In 2001, Troy Leon Fisackerly and Shirley Jones had lived together approximately eight years although they were not married. Three minor children, including J.J. lived with them. Fisackerly was not the father of J.J. although he was the father of one of the children.
Fisackerly and Shirley got into an argument one day and Shirley took her children to Cindy Reeves’s house. Fisackerly later picked up J.J. and her younger brother and transported them to the home of his brother, Billy Fisackerly. That night, Fisackerly slept in the same room with the children.
Initially Fisackerly shared the bed with J.J.’s brother. However, later on during the night, Fisackerly moved to the bed where J.J. was located and started feeling on her vagina. He later had intercourse with J.J. until he had an orgasm. Fisackerly then got up from the bed, looked to see if his brother was awake, and returned to the bed where J.J.’s brother was sleeping.
Shortly after this incident, Shirley heard from her sister that Fisackerly may have raped J.J. Consequently, she and her three minor children moved out of the residence with Fisackerly without informing him as to their new location. Shirley, however, continued to talk to Fisackerly by telephone.
After moving out of the residence with Fisackerly, Shirley contacted Officer Roger Miller of the Mathison Police Department and was eventually referred to the Webster County district attorney’s office. William Blackmon, the domestic violence investigator for the district attorney, met with Shirley and advised her that, based on J.J.’s statements alone, there was not enough evidence to charge Fisackerly. Investigator Blackmon further instructed Shirley that more evidence would need to be gathered, particularly tape recorded, self incriminating statements from Fisackerly.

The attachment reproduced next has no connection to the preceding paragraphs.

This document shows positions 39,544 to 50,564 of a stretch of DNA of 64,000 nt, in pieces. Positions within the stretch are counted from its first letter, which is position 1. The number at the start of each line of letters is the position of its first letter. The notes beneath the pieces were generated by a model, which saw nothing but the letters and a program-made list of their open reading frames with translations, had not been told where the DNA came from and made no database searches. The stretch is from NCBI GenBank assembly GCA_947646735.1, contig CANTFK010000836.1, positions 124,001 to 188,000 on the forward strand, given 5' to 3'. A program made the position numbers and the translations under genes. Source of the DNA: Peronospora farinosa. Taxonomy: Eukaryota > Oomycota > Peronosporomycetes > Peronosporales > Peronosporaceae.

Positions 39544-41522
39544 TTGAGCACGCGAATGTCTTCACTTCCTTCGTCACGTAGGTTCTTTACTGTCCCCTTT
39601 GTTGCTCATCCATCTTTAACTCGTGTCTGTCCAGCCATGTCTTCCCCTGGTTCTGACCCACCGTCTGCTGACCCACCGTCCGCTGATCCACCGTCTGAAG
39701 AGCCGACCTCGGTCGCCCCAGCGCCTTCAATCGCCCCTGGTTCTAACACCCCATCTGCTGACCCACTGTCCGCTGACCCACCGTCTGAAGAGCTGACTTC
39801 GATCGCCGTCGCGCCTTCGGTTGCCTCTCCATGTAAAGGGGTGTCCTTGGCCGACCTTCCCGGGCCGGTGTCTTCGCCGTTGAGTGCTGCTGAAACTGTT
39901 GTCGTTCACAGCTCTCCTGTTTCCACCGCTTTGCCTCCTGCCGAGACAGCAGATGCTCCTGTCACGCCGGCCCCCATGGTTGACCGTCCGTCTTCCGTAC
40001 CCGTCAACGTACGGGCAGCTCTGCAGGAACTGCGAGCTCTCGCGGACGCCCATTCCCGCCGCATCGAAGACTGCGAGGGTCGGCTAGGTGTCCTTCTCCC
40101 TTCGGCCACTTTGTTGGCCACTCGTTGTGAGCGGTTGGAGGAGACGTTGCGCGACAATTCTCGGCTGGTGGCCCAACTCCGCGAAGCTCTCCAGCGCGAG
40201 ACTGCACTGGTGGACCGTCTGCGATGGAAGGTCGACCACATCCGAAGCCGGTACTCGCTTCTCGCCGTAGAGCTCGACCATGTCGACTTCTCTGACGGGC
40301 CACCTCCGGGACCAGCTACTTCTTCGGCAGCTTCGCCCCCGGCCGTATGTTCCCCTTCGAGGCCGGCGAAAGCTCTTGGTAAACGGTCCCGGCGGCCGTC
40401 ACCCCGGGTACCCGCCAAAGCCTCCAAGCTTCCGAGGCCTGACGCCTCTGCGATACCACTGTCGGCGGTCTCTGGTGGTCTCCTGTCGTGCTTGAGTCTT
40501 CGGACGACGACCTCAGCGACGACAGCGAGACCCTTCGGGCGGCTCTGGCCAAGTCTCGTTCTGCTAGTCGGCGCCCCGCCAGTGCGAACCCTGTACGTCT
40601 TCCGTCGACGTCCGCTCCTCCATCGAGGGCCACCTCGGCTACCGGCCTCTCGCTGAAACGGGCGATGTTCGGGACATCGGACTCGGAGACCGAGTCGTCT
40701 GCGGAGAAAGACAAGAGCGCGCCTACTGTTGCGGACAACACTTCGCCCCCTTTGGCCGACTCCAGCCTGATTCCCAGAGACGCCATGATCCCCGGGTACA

Subsequently, Shirley produced and turned over to Blackmon a collection of micro cassette tapes which she had recorded of conversations between her and the children and Fisackerly. She later signed an affidavit charging Fisackerly with the statutory rape of J.J. who, at the time of the incident, was twelve years old.
Fisackerly was convicted of statutory rape and sentenced to 20 years. On appeal, he argued that Shirley was an agent of the government and so he should have received Miranda warnings before he made incriminating statements. MCOA affirmed.
Miranda applies to custodial interrogations or statements, and it does not apply to statements when he is not in custody and has the liberty to come and go as he pleases. The evidence does not show, nor does Fisackerly argue, that he was in the custody of the police while his girlfriend (Shirley) recorded their conversations.
He does assert, as stated earlier, that the Joneses acted as agents of the State when they produced the audiotapes. We, however, are unconvinced by this argument and do not find that Fisackerly was under “interrogative custody” when the Joneses recorded their telephone conversations with him.
Alternatively, Fisackerly argues that his giving of statements to the Joneses was not voluntary. We likewise find this contention to be meritless. While the Joneses recorded their conversations with Fisackerly, we do not see how their actions deprived Fisackerly of his freedom of action in any significant way.
Fisackerly voluntarily talked to the Joneses by telephone and gave incriminating statements which they recorded. Their motive, though not communicated to Fisackerly, is immaterial. And they certainly were not law enforcement officials. Further, Fisackerly has not alleged or shown that his statements were extracted as a result of threats or force by anyone, much less a law enforcement official.